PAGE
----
Long Answer
We’ll start by refreshing our member on what we’ve done before. Let’s start with ttest, from ohso long ago!
Exercise \(\PageIndex{1}\)
Did we conduct pairwise comparisons when we retained the null hypothesis when comparing two groups with a ttest? Why or why not?
 Answer

We did not conduct pairwise comparisons when the null hypothesis was retained with a ttest. We didn’t need to find which means were difference because the null hypothesis (which we retained) says that all of the means are similar.
Exercise \(\PageIndex{2}\)
Did we conduct pairwise comparisons when we rejected the null hypothesis when comparing two groups with a ttest? Why or why not?
 Answer

I know that it was a long time ago, but no, we did not conduct pairwise comparisons with ttests. Even when we rejected the null hypothesis (which said that the means were similar, so we are saying that they are probably different), we only had two means. The ttest was our “pairwise” comparison. In other words, because there were only two means, so we knew that if the means were statistically different from each other that the bigger one was statistically significantly bigger.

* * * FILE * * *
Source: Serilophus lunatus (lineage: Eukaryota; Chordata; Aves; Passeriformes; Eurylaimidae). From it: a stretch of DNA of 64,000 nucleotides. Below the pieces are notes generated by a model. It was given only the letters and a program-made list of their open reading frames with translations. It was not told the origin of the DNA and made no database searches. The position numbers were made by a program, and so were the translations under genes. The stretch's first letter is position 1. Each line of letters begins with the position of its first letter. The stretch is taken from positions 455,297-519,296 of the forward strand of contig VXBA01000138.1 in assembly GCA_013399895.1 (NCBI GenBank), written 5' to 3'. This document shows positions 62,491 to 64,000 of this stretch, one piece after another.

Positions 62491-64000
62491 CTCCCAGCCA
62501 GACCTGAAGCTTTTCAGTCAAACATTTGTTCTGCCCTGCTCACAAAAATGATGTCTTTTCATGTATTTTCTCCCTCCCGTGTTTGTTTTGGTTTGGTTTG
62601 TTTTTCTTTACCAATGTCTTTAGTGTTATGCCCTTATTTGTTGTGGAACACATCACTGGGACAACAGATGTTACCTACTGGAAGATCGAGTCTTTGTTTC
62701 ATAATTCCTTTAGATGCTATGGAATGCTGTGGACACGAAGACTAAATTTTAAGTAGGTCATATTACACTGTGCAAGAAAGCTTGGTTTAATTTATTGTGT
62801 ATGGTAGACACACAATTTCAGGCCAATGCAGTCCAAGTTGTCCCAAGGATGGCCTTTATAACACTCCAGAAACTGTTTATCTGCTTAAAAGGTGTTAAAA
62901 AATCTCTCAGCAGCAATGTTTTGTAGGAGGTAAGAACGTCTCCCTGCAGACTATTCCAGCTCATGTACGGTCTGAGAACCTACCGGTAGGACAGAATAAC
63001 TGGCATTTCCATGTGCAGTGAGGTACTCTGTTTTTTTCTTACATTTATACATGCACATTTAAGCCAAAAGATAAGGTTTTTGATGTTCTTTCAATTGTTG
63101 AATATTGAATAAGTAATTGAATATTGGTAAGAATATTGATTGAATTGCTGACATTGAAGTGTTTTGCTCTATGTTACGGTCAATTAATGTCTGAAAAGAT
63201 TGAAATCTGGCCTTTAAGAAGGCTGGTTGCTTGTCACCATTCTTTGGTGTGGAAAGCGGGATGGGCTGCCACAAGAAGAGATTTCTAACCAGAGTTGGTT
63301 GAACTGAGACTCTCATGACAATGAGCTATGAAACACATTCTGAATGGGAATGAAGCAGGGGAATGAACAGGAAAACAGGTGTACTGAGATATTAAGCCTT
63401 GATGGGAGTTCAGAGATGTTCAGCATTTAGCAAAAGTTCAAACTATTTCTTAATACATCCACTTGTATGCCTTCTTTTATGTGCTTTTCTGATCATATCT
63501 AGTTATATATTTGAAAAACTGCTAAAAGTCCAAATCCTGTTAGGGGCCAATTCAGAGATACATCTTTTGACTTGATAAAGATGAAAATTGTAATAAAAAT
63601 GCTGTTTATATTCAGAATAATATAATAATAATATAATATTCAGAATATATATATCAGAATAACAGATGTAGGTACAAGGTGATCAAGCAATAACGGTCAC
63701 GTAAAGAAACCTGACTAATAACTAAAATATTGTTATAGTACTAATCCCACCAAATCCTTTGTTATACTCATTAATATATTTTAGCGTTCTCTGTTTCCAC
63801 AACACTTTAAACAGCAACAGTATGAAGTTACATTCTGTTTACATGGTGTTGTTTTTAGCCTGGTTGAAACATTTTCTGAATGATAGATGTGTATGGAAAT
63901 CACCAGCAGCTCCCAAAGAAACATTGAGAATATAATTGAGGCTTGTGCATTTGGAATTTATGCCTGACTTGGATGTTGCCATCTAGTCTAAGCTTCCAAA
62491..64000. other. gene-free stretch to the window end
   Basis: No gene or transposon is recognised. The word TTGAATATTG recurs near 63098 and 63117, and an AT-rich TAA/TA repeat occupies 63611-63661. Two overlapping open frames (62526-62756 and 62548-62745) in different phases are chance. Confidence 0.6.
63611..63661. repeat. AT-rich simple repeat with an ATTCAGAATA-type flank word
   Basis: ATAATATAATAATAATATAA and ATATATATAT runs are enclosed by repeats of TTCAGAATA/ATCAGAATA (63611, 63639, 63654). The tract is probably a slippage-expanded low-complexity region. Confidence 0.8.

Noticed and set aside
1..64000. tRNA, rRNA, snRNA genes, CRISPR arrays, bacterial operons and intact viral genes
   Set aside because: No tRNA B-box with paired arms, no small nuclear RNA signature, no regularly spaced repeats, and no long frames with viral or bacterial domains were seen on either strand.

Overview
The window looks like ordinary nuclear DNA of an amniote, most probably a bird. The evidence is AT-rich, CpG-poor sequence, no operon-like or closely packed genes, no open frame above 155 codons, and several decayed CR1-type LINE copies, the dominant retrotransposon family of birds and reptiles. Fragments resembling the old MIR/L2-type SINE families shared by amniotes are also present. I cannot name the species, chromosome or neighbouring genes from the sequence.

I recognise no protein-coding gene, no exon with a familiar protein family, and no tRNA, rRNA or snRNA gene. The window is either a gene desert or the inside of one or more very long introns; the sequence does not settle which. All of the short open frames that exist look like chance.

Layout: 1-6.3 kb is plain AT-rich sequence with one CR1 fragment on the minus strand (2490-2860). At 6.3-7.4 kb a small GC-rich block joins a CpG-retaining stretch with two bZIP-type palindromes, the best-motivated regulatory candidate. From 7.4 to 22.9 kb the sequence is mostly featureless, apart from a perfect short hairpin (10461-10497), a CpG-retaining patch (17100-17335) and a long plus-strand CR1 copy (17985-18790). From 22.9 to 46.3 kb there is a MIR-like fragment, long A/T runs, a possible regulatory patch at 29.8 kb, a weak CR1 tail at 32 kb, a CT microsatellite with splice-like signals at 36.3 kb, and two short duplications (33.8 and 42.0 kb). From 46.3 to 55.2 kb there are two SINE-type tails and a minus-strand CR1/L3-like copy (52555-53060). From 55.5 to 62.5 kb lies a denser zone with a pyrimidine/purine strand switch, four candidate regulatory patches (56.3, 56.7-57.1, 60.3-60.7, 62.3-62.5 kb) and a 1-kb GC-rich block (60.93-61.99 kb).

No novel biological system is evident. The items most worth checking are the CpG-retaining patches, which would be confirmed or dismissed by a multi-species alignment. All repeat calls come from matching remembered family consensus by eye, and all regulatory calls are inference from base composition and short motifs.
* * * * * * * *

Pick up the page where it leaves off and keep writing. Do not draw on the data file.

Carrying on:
What about an ANOVA that compared three groups? To answer these questions, it doesn’t matter if the ANOVA was BG or RM, just that there one was IV with three (or more) groups.
Exercise \(\PageIndex{3}\)
Did we conduct pairwise comparisons when we retained the null hypothesis when comparing three groups with an ANOVA? Why or why not?
 Answer

No, we did not conduct pairwise comparisons with ANOVAS with three groups if we retained the null hypothesis. With any retained null hypothesis, we are agreeing that the means are similar, so we wouldn’t spend time looking for any pairs of means that are different.
Exercise \(\PageIndex{4}\)
Did we conduct pairwise comparisons when we rejected the null hypothesis when comparing three groups with an ANOVA? Why or why not?
 Answer

Yes, this is when we would conduct pairwise comparisons. The null hypothesis says that all of the means are similar, but when we reject that we are only saying that at least one mean is different from one other mean (one pair of means differs). When we have three or more groups, we need to figure out which means differ from which other means. In other words, a significant ANOVA shows us that at least one of the means is different from at least one other mean, but we don’t know which means are different from which other means. We have to do pairwise mean comparisons to see which means are significantly different from which other means.
Finally, on to factorial designs! If you’ve been answering the Exercises as you go, these should be pretty easy.
Exercise \(\PageIndex{5}\)